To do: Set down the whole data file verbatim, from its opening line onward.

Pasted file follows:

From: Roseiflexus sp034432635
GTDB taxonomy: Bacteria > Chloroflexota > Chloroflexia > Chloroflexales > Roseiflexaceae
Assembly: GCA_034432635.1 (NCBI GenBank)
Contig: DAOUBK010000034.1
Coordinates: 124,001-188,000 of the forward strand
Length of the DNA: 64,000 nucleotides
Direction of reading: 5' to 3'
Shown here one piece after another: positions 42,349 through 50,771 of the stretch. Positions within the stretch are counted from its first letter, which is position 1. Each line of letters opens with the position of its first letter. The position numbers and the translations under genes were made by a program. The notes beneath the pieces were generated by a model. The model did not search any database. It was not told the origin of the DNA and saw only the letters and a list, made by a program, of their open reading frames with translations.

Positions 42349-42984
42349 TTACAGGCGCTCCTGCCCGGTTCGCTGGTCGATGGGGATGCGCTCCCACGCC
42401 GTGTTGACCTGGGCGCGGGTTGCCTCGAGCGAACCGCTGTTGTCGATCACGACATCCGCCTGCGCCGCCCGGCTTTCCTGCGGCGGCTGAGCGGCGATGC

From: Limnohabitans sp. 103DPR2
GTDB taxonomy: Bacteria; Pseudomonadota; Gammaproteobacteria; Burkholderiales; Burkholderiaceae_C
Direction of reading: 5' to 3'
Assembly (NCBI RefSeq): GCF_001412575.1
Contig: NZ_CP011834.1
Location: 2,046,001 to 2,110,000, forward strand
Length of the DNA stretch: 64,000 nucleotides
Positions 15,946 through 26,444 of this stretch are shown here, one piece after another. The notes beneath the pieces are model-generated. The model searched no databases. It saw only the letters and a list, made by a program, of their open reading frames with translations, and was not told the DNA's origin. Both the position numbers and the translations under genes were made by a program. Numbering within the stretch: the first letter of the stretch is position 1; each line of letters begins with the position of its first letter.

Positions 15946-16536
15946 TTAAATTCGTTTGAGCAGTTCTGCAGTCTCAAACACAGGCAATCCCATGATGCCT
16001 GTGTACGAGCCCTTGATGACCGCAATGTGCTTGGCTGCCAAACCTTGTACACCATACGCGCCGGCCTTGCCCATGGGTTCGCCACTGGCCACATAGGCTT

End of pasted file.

From: Roseiflexus sp034432635
GTDB taxonomy: Bacteria > Chloroflexota > Chloroflexia > Chloroflexales > Roseiflexaceae
Assembly: GCA_034432635.1 (NCBI GenBank)
Contig: DAOUBK010000034.1
Coordinates: 124,001-188,000 of the forward strand
Length of the DNA: 64,000 nucleotides
Direction of reading: 5' to 3'
Shown here one piece after another: positions 42,349 through 50,771 of the stretch. Positions within the stretch are counted from its first letter, which is position 1. Each line of letters opens with the position of its first letter. The position numbers and the translations under genes were made by a program. The notes beneath the pieces were generated by a model. The model did not search any database. It was not told the origin of the DNA and saw only the letters and a list, made by a program, of their open reading frames with translations.

Positions 42349-42984
42349 TTACAGGCGCTCCTGCCCGGTTCGCTGGTCGATGGGGATGCGCTCCCACGCC
42401 GTGTTGACCTGGGCGCGGGTTGCCTCGAGCGAACCGCTGTTGTCGATCACGACATCCGCCTGCGCCGCCCGGCTTTCCTGCGGCGGCTGAGCGGCGATGC

From: Limnohabitans sp. 103DPR2
GTDB taxonomy: Bacteria; Pseudomonadota; Gammaproteobacteria; Burkholderiales; Burkholderiaceae_C
Direction of reading: 5' to 3'
Assembly (NCBI RefSeq): GCF_001412575.1
Contig: NZ_CP011834.1
Location: 2,046,001 to 2,110,000, forward strand
Length of the DNA stretch: 64,000 nucleotides
Positions 15,946 through 26,444 of this stretch are shown here, one piece after another. The notes beneath the pieces are model-generated. The model searched no databases. It saw only the letters and a list, made by a program, of their open reading frames with translations, and was not told the DNA's origin. Both the position numbers and the translations under genes were made by a program. Numbering within the stretch: the first letter of the stretch is position 1; each line of letters begins with the position of its first letter.

Positions 15946-16536
15946 TTAAATTCGTTTGAGCAGTTCTGCAGTCTCAAACACAGGCAATCCCATGATGCCT
16001 GTGTACGAGCCCTTGATGACCGCAATGTGCTTGGCTGCCAAACCTTGTACACCATACGCGCCGGCCTTGCCCATGGGTTCGCCACTGGCCACATAGGCTT